Nonprofit Does Not Mean Tax Exempt
A common misconception in the field of philanthropy is the notion that an organization is exempt from paying taxes simply due to the fact that it has been organized as a nonprofit. Unfortunately, with very few exceptions, this particular misunderstanding could leave an organization facing tax debt with both the IRS and their state franchise tax board.
Nonprofit status is a concept of state law. A nonprofit organization, in its simplest variation, is any organization for which those who control or support it do not earn a profit. Choosing to incorporate as a “nonprofit” or “nonstock” corporation may, in fact, come with certain privileges, such as eligibility for state and federal tax exemption, however this exemption is far from automatic. It may be best to liken tax exemption to a driver’s license- if you choose to request the privilege, you must apply, pass the test, and then, most importantly, follow the rules. For those organizations that choose not to pursue this privilege, payment of annual corporate taxes is required.
Nearly all organizations that are nonprofit wish to be tax-exempt as well, so the terms are often confused. Many charitable organizations, for example, are nonprofit organizations and are recognized by the federal government as being tax-exempt under 501(c)(3), however becoming a nonprofit and becoming tax exempt are different processes, done at different times, and by different government agencies.
To apply for federal tax exemption, you need to have been granted nonprofit status first. Further, not all nonprofits are eligible to receive a tax exempt certificate. For example, to qualify for exemption under 501(c)(3), a nonprofit must fall into one of the following categories:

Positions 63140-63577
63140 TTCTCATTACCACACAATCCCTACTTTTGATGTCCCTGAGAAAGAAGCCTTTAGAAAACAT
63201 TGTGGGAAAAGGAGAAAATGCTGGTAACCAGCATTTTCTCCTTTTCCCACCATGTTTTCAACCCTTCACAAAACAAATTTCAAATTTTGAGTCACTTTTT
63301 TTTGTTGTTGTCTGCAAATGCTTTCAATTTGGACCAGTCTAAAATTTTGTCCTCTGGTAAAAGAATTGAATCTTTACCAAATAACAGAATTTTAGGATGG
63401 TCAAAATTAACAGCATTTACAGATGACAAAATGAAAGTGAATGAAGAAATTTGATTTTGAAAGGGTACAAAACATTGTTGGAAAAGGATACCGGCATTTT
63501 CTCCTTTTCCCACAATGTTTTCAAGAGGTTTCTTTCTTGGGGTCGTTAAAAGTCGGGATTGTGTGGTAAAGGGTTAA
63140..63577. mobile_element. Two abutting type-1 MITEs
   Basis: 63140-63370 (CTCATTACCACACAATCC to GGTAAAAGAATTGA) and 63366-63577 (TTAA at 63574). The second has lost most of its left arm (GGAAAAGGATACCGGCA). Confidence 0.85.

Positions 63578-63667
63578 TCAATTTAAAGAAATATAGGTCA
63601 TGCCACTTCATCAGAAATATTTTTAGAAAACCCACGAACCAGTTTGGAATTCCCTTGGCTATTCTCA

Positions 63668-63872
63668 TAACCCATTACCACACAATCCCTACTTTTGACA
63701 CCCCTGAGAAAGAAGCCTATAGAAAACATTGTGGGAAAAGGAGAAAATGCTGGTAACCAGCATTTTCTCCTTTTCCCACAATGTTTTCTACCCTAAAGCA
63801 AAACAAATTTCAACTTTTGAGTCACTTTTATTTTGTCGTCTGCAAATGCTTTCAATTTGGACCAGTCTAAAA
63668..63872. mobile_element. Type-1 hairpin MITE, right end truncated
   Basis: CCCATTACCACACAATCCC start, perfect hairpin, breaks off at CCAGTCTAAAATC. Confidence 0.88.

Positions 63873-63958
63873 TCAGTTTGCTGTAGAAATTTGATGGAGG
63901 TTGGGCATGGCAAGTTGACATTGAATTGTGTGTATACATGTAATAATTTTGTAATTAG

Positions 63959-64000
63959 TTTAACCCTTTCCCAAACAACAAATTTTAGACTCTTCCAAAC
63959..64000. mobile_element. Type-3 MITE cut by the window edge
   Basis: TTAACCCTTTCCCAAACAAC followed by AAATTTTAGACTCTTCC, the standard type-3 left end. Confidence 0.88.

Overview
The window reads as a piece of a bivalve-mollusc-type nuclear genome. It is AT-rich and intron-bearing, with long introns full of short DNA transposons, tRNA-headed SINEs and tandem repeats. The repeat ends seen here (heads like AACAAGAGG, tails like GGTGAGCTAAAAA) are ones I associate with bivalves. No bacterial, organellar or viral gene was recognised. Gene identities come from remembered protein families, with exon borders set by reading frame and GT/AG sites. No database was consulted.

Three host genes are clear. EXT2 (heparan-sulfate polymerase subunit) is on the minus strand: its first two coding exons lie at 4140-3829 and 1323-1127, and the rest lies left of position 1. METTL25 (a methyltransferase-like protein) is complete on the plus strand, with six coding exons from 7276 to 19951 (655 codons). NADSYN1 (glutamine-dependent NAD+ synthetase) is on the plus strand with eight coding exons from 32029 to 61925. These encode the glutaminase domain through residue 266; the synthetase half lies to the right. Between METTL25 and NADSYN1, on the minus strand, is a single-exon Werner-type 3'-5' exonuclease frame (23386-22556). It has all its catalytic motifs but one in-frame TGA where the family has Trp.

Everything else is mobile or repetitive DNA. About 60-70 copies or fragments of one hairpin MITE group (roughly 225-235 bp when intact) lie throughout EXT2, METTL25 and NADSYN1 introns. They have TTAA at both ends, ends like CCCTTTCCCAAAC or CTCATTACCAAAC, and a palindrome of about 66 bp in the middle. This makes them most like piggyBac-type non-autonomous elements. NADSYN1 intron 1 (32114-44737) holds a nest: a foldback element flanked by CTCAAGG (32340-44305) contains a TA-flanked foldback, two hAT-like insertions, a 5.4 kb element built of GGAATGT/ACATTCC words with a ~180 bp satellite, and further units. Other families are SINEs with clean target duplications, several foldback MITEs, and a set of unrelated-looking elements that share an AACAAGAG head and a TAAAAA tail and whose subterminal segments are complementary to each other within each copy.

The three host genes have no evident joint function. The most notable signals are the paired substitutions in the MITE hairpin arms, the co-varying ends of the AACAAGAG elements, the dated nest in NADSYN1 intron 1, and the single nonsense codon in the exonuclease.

- Testing for public safety
- Fostering amateur sports
- Prevention of cruelty to children or animals
The road to tax exemption, for most nonprofits, is paved with compliance. Organizations must be familiar with all processes and procedures, and be prepared for detailed reporting. In addition to the provision of particular clauses in the organizing document that precedes an extensive application process with the IRS, charities must be mindful of state and local tax exemption and registration requirements. Additionally, organizations that have been granted exemption must be aware that that not all income received is eligible for exemption, and be mindful to pay required taxes on any unrelated business income.
As I mentioned, there are a few rare exceptions to the rule. Some organizations are automatically recognized as having 501(c)(3) status without filing a formal application for recognition of the exemption. These groups include:
- Subordinate organizations that are covered by a group exemption; however it’s important to note that group exemptions require a unique application process. Existing 501(c)(3) organizations cannot simply choose to add other organizations to theirs and create a group.
- Churches, parts of churches, or associations of churches
- Organizations that are not private foundations and normally have gross receipts of not more than $5,000 total per year.
Even though these groups are automatically tax-exempt, they may choose to file anyway, in order to have the official letter of determination on file. This often makes it easier to solicit contributions and ask for exemptions from state taxes.
There are a total of 27 exemptions existing under the federal tax code for different purposes, and some community organizations might find one of them more appropriate than others. For example, a group that is involved in heavy lobbying or political advocacy work would be unable to apply for 501(c)(3) status, as it isn’t allowed under that statute. So a group heavily involved in social welfare that wants to lobby extensively for political candidates, for example, might find 501(c)(4) status (which deals uniquely with social welfare organizations) more appropriate for their purposes.
Therefore, before deciding to become 501(c)(3), it’s a good idea to sit down and study other possibilities with an expert. Together you can decide on the type of exemption that best meets your needs. That way you won’t be trying to push a square peg into a round hole.